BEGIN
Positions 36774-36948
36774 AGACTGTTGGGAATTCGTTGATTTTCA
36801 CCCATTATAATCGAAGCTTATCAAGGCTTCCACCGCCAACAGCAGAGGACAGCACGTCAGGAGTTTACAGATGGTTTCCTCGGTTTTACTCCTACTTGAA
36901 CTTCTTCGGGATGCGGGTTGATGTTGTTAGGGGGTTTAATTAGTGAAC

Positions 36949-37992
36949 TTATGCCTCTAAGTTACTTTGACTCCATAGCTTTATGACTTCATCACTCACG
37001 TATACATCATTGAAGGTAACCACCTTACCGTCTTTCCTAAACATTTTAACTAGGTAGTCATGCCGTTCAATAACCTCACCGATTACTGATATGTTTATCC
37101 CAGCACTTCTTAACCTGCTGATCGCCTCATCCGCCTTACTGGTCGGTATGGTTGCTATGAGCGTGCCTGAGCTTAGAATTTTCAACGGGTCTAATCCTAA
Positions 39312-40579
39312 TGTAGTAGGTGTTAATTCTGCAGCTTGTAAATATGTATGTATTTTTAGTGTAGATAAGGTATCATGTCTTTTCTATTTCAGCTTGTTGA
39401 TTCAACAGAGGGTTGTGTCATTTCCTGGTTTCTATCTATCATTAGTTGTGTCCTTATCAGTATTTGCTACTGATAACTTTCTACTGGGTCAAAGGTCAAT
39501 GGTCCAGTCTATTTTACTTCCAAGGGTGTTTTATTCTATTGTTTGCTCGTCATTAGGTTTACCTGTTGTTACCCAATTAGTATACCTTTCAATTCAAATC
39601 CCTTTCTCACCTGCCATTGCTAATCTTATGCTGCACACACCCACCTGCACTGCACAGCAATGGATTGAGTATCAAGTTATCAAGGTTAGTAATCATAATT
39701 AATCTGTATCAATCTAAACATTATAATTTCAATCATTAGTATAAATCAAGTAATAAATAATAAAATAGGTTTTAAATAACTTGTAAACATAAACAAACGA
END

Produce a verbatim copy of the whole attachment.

Positions 36774-36948
36774 AGACTGTTGGGAATTCGTTGATTTTCA
36801 CCCATTATAATCGAAGCTTATCAAGGCTTCCACCGCCAACAGCAGAGGACAGCACGTCAGGAGTTTACAGATGGTTTCCTCGGTTTTACTCCTACTTGAA
36901 CTTCTTCGGGATGCGGGTTGATGTTGTTAGGGGGTTTAATTAGTGAAC

Positions 36949-37992
36949 TTATGCCTCTAAGTTACTTTGACTCCATAGCTTTATGACTTCATCACTCACG
37001 TATACATCATTGAAGGTAACCACCTTACCGTCTTTCCTAAACATTTTAACTAGGTAGTCATGCCGTTCAATAACCTCACCGATTACTGATATGTTTATCC
37101 CAGCACTTCTTAACCTGCTGATCGCCTCATCCGCCTTACTGGTCGGTATGGTTGCTATGAGCGTGCCTGAGCTTAGAATTTTCAACGGGTCTAATCCTAA
Positions 39312-40579
39312 TGTAGTAGGTGTTAATTCTGCAGCTTGTAAATATGTATGTATTTTTAGTGTAGATAAGGTATCATGTCTTTTCTATTTCAGCTTGTTGA
39401 TTCAACAGAGGGTTGTGTCATTTCCTGGTTTCTATCTATCATTAGTTGTGTCCTTATCAGTATTTGCTACTGATAACTTTCTACTGGGTCAAAGGTCAAT
39501 GGTCCAGTCTATTTTACTTCCAAGGGTGTTTTATTCTATTGTTTGCTCGTCATTAGGTTTACCTGTTGTTACCCAATTAGTATACCTTTCAATTCAAATC
39601 CCTTTCTCACCTGCCATTGCTAATCTTATGCTGCACACACCCACCTGCACTGCACAGCAATGGATTGAGTATCAAGTTATCAAGGTTAGTAATCATAATT
39701 AATCTGTATCAATCTAAACATTATAATTTCAATCATTAGTATAAATCAAGTAATAAATAATAAAATAGGTTTTAAATAACTTGTAAACATAAACAAACGA